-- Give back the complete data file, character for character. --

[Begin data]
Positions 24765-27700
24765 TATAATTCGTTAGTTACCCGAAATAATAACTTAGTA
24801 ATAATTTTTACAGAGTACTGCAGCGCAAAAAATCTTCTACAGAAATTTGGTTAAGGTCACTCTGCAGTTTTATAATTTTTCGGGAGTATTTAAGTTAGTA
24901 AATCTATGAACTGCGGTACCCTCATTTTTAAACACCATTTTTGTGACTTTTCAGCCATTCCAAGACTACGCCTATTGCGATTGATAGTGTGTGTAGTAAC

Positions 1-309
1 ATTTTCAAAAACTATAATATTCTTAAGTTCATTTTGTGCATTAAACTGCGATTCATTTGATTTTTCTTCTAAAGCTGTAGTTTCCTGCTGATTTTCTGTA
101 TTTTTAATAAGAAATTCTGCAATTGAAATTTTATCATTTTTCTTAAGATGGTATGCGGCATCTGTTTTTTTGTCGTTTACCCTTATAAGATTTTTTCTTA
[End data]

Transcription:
Positions 24765-27700
24765 TATAATTCGTTAGTTACCCGAAATAATAACTTAGTA
24801 ATAATTTTTACAGAGTACTGCAGCGCAAAAAATCTTCTACAGAAATTTGGTTAAGGTCACTCTGCAGTTTTATAATTTTTCGGGAGTATTTAAGTTAGTA
24901 AATCTATGAACTGCGGTACCCTCATTTTTAAACACCATTTTTGTGACTTTTCAGCCATTCCAAGACTACGCCTATTGCGATTGATAGTGTGTGTAGTAAC

Positions 1-309
1 ATTTTCAAAAACTATAATATTCTTAAGTTCATTTTGTGCATTAAACTGCGATTCATTTGATTTTTCTTCTAAAGCTGTAGTTTCCTGCTGATTTTCTGTA
101 TTTTTAATAAGAAATTCTGCAATTGAAATTTTATCATTTTTCTTAAGATGGTATGCGGCATCTGTTTTTTTGTCGTTTACCCTTATAAGATTTTTTCTTA